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Concerns over the price and availability of medical malpractice insurance have sparked a vigorous national debate over proposed federal legislation calling for limits on trial awards and attorneys’ fees in medical malpractice cases. A model for such limits is the Medical Injury Compensation Reform Act (MICRA), a law enacted in California in 1975 in the hope of controlling soaring medical malpractice insurance premiums and ensuring the continuing availability of malpractice insurance coverage. MICRA caps awards for non-economic losses, such as pain or suffering, at $250,000 and limits plaintiffs’ attorney fees. The authors studied the effects of MICRA on plaintiffs’ awards and on defendants’ liabilities and in doing so addressed a number of questions: How have MICRA’s caps on non-economic damages affected the final judgments in California jury trials? What types of cases and claims are most likely to have an award cap imposed following trial? What have been the effects of MICRA on plaintiffs’ attorney fees and net recoveries? If the MICRA cap had been adjusted for inflation, what would have been the effect on plaintiffs’ final awards?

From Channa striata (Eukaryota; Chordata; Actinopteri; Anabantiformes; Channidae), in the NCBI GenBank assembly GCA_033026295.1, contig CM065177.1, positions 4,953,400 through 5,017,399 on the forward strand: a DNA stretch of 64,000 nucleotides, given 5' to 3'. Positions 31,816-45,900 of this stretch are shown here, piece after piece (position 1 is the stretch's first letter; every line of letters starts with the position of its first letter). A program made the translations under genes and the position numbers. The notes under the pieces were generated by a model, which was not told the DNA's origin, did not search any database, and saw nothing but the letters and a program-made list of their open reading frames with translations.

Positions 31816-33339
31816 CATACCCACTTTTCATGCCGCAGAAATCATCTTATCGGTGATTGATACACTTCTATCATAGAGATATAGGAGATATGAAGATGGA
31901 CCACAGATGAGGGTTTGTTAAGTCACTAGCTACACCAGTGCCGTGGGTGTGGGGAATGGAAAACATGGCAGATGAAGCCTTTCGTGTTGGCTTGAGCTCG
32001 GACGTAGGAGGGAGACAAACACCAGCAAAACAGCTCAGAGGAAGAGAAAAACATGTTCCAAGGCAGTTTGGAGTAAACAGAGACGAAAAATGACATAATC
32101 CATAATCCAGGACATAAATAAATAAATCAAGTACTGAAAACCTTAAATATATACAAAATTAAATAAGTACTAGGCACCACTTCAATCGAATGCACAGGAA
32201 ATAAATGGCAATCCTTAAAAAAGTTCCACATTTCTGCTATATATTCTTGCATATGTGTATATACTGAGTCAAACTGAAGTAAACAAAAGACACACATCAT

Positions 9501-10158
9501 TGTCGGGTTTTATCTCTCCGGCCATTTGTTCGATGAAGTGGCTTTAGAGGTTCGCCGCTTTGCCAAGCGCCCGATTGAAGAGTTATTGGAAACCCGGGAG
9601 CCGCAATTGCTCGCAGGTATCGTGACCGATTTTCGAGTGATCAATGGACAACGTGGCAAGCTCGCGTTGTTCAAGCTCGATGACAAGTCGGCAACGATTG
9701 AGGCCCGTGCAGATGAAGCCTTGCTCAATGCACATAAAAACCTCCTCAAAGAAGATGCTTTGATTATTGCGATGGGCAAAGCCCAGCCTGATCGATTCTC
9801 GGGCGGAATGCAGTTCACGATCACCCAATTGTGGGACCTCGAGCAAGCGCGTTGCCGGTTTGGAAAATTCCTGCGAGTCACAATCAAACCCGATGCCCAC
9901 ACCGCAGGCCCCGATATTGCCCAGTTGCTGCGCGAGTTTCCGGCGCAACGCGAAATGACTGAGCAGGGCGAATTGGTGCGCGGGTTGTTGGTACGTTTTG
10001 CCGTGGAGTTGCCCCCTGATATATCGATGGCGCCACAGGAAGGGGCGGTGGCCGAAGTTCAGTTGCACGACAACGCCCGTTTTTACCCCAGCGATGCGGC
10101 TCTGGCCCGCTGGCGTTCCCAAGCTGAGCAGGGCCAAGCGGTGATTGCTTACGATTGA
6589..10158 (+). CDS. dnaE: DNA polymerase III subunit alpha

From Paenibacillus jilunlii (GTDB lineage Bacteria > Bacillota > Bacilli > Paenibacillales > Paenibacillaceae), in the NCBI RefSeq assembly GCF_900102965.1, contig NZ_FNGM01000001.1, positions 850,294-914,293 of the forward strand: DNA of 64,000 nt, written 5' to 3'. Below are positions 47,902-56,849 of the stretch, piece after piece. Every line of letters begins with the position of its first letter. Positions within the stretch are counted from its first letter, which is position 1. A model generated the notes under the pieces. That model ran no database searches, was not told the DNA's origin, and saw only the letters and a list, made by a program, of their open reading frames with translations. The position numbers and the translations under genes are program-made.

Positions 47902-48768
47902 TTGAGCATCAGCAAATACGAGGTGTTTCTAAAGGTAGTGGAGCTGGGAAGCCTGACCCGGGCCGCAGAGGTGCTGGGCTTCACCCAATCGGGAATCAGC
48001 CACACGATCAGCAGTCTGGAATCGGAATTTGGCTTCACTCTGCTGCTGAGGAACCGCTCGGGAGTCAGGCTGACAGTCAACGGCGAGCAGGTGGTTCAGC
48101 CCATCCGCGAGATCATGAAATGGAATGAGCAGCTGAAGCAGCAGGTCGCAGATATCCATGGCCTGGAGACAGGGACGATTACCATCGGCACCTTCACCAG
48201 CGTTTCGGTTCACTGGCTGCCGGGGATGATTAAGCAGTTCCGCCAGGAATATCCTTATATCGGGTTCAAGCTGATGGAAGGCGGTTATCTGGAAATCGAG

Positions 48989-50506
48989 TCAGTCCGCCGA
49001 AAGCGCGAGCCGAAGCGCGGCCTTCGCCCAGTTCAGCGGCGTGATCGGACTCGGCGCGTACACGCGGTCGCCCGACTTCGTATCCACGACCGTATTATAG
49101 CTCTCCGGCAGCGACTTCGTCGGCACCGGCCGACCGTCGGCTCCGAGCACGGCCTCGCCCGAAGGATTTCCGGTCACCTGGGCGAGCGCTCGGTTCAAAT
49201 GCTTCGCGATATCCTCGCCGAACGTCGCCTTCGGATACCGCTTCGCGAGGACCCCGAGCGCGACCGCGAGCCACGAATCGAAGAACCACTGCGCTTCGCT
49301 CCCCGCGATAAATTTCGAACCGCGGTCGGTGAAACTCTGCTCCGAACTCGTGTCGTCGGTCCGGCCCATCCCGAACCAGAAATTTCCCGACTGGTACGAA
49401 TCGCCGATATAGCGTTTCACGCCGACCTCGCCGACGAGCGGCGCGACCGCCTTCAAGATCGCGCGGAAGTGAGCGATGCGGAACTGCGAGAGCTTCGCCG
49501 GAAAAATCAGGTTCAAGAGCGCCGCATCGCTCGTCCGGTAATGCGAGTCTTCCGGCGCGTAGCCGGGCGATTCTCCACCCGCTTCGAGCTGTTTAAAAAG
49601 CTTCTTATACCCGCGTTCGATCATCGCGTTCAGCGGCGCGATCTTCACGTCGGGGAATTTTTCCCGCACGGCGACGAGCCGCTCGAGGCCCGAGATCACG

The research described in this report was conducted by the RAND Institute for Civil Justice and supported by Institute for Civil Justice core funds.

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